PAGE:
We live in a world of rapid technological change. It’s an intensely competitive landscape that requires constant innovation. This environment requires us to evaluate our technology stack in a quest to determine where we should buy, where we should build, and where we should partner. And that process brought us to incubators and accelerators.
Global Changes Drive Firm Changes
Data is so important in financial services. This isn’t necessarily new. For years now, asset managers have been focusing on analytics, seeking to quantify information to inform and improve processes and relationships.
How can we surface that information sooner? More importantly, how can we use advanced technology to understand the companies in which we invest and our clients? There’s been a shift in focus from getting the data to understanding the data.
We, like most firms, have significant legacy systems and data, which I think of as a jumbled ball of yarn. The question is, how do we modernize without untangling everything? Moving to the cloud is a layup, but it’s not that easy when you pull from multiple databases and data sets. It’s a tangled web to work through.
I started to think about buying versus building differently. What if we could partner with someone to do something more customized at less expense?
In addition, we’re a global asset management boutique, meaning we must compete with the capabilities of larger competitors using the resources of a specialized firm. It’s simply not possible to rely on internal skill sets alone.
When Stephanie Braming took over as global head of investment management in late 2017, she asked me to look at how we were building out technology solutions. We’re always looking to improve our technology stack. But more specifically, one area Stephanie wanted me to focus on was emerging technologies, and to ask whether it was better to buy or build.
As I started to think about the “buy” part, I recalled the way we acquired technology in my previous roles, which was via a vendor agreement and license. I found that to be stifling, because we took what we were given, out of the box. Often, to get value from these technologies, we had to customize them at significant expense.
So I started to think about buying versus building differently. What if we could partner with someone to do something more customized at less expense? After doing some networking, I became familiar with the notion of partnering with startups, and began looking at incubators and accelerators.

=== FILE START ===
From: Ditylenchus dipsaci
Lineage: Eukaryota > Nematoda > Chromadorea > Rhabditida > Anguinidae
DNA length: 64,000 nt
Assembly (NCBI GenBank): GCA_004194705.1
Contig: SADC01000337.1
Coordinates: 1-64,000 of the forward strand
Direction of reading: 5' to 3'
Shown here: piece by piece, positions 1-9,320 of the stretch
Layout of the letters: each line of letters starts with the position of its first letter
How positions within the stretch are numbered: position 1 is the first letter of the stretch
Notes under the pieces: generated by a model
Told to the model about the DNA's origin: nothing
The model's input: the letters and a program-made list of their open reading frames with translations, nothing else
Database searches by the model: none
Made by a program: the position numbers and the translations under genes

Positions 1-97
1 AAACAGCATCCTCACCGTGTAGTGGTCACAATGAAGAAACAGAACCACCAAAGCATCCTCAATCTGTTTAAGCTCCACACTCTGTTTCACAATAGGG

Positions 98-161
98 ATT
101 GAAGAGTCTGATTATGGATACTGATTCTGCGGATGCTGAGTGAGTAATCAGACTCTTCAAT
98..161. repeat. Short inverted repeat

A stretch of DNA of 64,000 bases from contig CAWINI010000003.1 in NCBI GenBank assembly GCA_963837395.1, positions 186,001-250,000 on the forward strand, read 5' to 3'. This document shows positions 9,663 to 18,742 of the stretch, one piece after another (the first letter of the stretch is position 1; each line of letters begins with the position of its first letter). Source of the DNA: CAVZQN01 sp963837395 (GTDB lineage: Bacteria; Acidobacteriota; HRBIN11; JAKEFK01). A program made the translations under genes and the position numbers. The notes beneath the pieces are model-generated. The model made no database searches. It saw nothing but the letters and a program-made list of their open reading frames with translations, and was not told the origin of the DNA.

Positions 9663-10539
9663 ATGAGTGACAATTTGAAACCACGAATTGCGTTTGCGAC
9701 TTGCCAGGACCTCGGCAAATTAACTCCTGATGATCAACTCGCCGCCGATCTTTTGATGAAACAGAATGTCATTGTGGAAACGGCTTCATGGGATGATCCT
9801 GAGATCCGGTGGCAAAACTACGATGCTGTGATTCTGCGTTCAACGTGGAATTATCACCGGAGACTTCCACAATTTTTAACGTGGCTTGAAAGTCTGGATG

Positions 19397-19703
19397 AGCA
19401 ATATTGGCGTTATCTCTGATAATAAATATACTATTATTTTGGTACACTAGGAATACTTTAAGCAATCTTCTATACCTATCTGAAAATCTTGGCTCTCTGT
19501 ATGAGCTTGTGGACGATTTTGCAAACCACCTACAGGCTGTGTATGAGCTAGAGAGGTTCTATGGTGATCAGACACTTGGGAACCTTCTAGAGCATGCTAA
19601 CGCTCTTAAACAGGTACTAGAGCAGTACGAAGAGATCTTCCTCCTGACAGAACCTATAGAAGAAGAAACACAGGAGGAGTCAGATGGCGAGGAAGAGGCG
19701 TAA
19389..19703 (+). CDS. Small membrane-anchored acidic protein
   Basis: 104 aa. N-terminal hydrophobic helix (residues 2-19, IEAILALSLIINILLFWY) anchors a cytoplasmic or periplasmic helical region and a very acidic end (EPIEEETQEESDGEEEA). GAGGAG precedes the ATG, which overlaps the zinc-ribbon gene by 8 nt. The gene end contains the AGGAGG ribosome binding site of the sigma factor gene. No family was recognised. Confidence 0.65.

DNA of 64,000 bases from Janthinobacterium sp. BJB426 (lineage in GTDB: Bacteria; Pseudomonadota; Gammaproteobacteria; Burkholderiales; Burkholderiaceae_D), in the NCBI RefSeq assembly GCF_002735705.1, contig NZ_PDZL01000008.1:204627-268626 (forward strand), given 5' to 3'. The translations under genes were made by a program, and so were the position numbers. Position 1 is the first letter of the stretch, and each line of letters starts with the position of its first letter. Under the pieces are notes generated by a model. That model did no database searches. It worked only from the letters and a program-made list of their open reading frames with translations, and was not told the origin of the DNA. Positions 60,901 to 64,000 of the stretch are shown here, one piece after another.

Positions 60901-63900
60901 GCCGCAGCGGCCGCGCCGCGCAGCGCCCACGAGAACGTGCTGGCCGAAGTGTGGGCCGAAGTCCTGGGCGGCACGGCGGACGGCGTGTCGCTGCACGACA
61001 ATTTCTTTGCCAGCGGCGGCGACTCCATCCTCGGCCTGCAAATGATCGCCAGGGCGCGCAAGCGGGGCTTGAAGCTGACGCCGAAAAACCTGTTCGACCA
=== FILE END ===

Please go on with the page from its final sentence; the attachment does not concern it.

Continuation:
Beginning the Process
We decided to focus on accelerators. Although the terms are sometimes used interchangeably, incubators and accelerators serve different purposes. Incubators nurture startups over long periods, providing real estate and ad-hoc assistance, such as business and legal services. Accelerators go a step further, offering mentorship, connections to investors and business partners, and sometimes even capital.
In beginning this process, we took a much-needed step back. Before reaching out to an accelerator, we had to connect internally to identify questions we were trying to answer or problems we were trying to solve. It forced us to hone in on the most critical areas and define our highest priorities.
We took those problems and questions to an accelerator (in this case, Plug and Play), and through its network, began to identify startups that could help us work through some solutions. The incubator facilitated introductions, and we held initial meetings with a number of startups to get a better understanding of what each offered and determine if there was alignment with our needs.
Once we had some viable contenders, we began proofs of concept (POCs), which are pilot projects designed to demonstrate if a startup concept is feasible. We decided how we would approach the challenge, set a timeline (usually 30 to 60 days), defined milestones, and specified who would be involved at both the startup and William Blair.
There are a number of benefits to this approach.
First, it allows us to augment our team. As I mentioned, in today’s world of rapid technological innovation, we simply don’t have the internal skill sets or budgets to rely solely on internal resources alone. By casting a wider net and broadening our peripheral vision to businesses outside our industry, we gain access to intensely creative individuals.
Second, it facilitates networking—not just with the startups we are considering, but with peers who are struggling to solve the same problems.
Third, it allows us to test emerging technology quickly. This is particularly compelling when it comes to technologies we are not sure we have use-cases for, like artificial intelligence (AI), natural language processing, and machine learning.